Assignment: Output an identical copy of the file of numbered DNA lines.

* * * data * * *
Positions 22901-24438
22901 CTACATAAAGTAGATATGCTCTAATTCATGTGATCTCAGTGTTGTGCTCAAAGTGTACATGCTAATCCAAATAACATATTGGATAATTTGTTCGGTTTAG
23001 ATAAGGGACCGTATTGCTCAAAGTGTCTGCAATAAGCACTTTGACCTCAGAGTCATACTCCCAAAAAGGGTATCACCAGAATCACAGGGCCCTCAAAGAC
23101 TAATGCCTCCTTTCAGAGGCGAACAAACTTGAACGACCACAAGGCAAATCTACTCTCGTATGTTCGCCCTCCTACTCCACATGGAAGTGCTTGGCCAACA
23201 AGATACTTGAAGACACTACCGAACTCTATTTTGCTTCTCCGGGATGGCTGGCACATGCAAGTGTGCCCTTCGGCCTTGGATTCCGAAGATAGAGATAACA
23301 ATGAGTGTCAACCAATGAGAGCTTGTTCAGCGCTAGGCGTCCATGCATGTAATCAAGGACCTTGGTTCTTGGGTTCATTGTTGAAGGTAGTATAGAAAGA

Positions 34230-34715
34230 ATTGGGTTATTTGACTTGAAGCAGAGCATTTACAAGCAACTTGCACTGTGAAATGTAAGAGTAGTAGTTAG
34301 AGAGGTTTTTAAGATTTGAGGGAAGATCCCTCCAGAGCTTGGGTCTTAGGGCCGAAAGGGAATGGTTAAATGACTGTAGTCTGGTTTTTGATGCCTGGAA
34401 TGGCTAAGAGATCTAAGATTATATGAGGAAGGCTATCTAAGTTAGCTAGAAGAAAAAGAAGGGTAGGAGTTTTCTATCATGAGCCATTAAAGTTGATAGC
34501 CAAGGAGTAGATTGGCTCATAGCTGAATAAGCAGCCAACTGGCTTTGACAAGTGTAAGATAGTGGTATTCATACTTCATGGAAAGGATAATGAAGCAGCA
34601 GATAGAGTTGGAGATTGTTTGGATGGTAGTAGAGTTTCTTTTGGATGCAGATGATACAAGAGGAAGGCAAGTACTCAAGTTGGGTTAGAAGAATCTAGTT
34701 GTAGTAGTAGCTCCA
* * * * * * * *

Positions 22901-24438
22901 CTACATAAAGTAGATATGCTCTAATTCATGTGATCTCAGTGTTGTGCTCAAAGTGTACATGCTAATCCAAATAACATATTGGATAATTTGTTCGGTTTAG
23001 ATAAGGGACCGTATTGCTCAAAGTGTCTGCAATAAGCACTTTGACCTCAGAGTCATACTCCCAAAAAGGGTATCACCAGAATCACAGGGCCCTCAAAGAC
23101 TAATGCCTCCTTTCAGAGGCGAACAAACTTGAACGACCACAAGGCAAATCTACTCTCGTATGTTCGCCCTCCTACTCCACATGGAAGTGCTTGGCCAACA
23201 AGATACTTGAAGACACTACCGAACTCTATTTTGCTTCTCCGGGATGGCTGGCACATGCAAGTGTGCCCTTCGGCCTTGGATTCCGAAGATAGAGATAACA
23301 ATGAGTGTCAACCAATGAGAGCTTGTTCAGCGCTAGGCGTCCATGCATGTAATCAAGGACCTTGGTTCTTGGGTTCATTGTTGAAGGTAGTATAGAAAGA

Positions 34230-34715
34230 ATTGGGTTATTTGACTTGAAGCAGAGCATTTACAAGCAACTTGCACTGTGAAATGTAAGAGTAGTAGTTAG
34301 AGAGGTTTTTAAGATTTGAGGGAAGATCCCTCCAGAGCTTGGGTCTTAGGGCCGAAAGGGAATGGTTAAATGACTGTAGTCTGGTTTTTGATGCCTGGAA
34401 TGGCTAAGAGATCTAAGATTATATGAGGAAGGCTATCTAAGTTAGCTAGAAGAAAAAGAAGGGTAGGAGTTTTCTATCATGAGCCATTAAAGTTGATAGC
34501 CAAGGAGTAGATTGGCTCATAGCTGAATAAGCAGCCAACTGGCTTTGACAAGTGTAAGATAGTGGTATTCATACTTCATGGAAAGGATAATGAAGCAGCA
34601 GATAGAGTTGGAGATTGTTTGGATGGTAGTAGAGTTTCTTTTGGATGCAGATGATACAAGAGGAAGGCAAGTACTCAAGTTGGGTTAGAAGAATCTAGTT
34701 GTAGTAGTAGCTCCA